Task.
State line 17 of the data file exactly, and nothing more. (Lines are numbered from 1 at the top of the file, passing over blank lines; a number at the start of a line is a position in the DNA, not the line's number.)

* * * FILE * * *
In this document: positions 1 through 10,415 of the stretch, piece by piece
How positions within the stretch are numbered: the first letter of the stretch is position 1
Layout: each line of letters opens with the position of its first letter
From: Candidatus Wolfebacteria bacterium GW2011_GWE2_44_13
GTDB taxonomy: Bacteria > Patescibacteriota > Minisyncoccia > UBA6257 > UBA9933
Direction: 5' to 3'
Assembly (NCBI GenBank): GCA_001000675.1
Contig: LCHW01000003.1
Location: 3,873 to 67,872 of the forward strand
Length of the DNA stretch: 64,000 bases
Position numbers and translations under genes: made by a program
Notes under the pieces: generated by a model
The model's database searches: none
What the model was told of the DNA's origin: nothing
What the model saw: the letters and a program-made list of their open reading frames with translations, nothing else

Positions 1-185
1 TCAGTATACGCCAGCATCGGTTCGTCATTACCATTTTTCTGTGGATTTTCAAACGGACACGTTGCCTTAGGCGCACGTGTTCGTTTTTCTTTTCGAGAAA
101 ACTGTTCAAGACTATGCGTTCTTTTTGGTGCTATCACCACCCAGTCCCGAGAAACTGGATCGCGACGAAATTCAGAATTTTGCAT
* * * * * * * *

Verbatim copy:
1 TCAGTATACGCCAGCATCGGTTCGTCATTACCATTTTTCTGTGGATTTTCAAACGGACACGTTGCCTTAGGCGCACGTGTTCGTTTTTCTTTTCGAGAAA